One A grade student was retired doctor Brian Shanks who, aged 68, is proof you are never too old to learn.
Dr Shanks said he had "a laugh" studying French alongside pupils who were young enough to be his grandchildren.
Northern Ireland's thriving film industry is also extending its reach into education.
Setting the Game of Thrones fantasy drama in Northern Ireland may have boosted the number of students taking media or film studies at A-Level. The Joint Council for Qualifications (JCQ) said the number taking film and media studies was up 5.7% on the previous year, despite an overall fall in the total of entrants taking exams.
Anne Marie Duffy, a director of qualifications at the Council for Curriculum, Examinations and Assessment (CCEA), said: "This could be related to more interest in Game of Thrones. It will be interesting to see if this becomes a trend over the next few years in response to the growing creative economy in Northern Ireland."
Campbell College student Ryan Smyth, who is going to study animation at Northumbria University, is just one pupil inspired by the HBO hit show.
"When I graduate I would like to work on a game or a TV series like Game of Thrones," said the teenager.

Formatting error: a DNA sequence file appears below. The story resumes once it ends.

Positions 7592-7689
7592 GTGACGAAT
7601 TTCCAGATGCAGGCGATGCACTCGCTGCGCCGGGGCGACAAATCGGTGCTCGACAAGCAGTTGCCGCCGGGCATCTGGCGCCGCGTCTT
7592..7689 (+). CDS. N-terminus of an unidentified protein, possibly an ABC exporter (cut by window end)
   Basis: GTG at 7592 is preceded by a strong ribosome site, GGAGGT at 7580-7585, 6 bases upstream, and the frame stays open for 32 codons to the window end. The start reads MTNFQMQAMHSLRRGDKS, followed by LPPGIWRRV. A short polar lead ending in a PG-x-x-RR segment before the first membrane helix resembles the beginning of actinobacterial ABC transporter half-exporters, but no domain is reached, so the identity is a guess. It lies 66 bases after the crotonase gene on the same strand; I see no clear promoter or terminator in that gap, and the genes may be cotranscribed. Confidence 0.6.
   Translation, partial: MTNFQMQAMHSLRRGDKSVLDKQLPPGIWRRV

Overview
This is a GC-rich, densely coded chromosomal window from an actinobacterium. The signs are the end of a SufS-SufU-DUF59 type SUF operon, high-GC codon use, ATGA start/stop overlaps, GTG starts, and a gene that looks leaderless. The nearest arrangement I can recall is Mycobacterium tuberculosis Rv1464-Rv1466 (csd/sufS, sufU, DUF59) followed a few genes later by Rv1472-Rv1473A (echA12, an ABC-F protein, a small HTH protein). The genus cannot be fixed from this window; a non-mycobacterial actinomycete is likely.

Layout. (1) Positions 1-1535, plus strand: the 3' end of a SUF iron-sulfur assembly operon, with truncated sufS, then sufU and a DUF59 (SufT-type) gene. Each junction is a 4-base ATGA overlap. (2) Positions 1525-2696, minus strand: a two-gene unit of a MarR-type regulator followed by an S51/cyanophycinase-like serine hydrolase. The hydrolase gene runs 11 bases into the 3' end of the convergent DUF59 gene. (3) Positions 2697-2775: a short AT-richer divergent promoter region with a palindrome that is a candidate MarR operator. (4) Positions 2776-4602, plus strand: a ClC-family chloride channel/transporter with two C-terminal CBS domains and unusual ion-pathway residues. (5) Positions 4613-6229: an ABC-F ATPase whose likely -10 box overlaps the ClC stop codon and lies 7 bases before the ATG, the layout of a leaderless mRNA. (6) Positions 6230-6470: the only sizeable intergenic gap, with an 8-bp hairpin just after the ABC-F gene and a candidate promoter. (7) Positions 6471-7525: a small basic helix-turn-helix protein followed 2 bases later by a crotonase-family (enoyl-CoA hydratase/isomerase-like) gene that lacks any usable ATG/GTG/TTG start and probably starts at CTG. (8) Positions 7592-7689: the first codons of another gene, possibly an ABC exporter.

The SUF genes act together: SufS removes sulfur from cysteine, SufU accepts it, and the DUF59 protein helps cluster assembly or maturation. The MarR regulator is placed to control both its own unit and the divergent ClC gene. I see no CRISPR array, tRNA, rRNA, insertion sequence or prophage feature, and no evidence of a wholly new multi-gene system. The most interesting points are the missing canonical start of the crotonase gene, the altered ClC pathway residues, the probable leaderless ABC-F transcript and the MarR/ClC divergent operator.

Amid the celebrations there were also tears for identical twins Kathryn and Olivia McCloskey who will be heading off to different universities in September.
Kathryn said: "It's the first time we will be apart. I'm scared about that but we have modern technology to keep us in touch."
While the St Dominic's (Belfast) pupils went to school to receive their results, hundreds of students from here logged in online from 52 countries around the world to learn their grades, including Zambia, Slovakia, Kuwait, Honduras, Brazil, Bangladesh, Cyprus, Peru, New Zealand, Moldova, Barbados, Kenya, and China. So it would appear Northern Ireland does have a world class education system.
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